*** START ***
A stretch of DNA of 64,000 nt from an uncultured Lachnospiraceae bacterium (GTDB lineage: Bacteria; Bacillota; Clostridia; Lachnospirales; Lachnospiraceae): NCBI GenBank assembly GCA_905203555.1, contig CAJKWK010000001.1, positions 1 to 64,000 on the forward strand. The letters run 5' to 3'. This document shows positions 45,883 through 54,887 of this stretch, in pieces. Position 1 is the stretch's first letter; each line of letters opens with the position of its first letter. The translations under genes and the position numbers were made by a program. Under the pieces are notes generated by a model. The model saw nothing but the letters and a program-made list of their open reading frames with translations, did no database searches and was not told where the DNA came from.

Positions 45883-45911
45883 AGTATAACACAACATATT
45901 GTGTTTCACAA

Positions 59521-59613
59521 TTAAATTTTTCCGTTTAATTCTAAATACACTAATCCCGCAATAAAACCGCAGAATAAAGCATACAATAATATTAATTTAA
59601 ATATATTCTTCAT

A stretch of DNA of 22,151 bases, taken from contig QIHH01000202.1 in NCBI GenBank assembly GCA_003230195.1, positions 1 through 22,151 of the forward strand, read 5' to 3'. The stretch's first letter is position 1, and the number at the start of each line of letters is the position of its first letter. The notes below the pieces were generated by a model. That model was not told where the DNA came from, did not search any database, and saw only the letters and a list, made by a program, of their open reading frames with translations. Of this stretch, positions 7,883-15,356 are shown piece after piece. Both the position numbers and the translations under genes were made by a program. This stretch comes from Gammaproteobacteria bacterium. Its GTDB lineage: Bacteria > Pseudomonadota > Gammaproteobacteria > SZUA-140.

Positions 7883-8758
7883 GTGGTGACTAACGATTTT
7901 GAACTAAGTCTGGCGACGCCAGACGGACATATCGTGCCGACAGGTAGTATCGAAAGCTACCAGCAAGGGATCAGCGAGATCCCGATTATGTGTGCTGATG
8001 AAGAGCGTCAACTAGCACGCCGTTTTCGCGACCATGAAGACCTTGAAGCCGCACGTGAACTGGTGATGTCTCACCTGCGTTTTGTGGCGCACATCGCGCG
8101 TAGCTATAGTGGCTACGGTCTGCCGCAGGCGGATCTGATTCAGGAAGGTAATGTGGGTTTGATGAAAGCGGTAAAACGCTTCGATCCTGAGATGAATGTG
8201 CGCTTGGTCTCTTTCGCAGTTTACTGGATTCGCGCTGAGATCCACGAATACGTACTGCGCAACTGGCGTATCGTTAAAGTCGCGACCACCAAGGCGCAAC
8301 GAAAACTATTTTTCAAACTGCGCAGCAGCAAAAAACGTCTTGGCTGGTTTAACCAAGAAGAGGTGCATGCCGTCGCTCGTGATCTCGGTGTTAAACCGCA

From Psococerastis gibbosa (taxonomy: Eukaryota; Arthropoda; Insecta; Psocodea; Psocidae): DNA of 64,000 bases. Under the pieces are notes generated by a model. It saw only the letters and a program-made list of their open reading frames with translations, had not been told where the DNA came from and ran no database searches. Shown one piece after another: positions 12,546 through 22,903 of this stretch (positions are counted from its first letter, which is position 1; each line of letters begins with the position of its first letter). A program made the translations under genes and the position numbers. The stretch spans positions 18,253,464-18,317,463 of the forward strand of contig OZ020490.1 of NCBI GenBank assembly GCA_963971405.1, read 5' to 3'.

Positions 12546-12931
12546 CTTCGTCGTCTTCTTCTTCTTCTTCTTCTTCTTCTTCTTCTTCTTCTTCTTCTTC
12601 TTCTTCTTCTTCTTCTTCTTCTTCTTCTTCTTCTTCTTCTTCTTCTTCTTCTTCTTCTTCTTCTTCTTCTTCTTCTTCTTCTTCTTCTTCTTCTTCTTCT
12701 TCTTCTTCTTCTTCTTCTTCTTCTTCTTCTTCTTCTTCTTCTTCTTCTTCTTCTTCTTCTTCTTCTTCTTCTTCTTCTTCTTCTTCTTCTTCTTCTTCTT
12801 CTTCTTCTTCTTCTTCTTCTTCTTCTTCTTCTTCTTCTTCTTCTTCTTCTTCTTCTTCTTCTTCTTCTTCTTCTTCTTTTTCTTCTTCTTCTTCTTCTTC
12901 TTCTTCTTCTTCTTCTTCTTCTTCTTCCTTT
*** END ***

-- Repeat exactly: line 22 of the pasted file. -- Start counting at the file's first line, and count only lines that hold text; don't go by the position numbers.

12901 TTCTTCTTCTTCTTCTTCTTCTTCTTCCTTT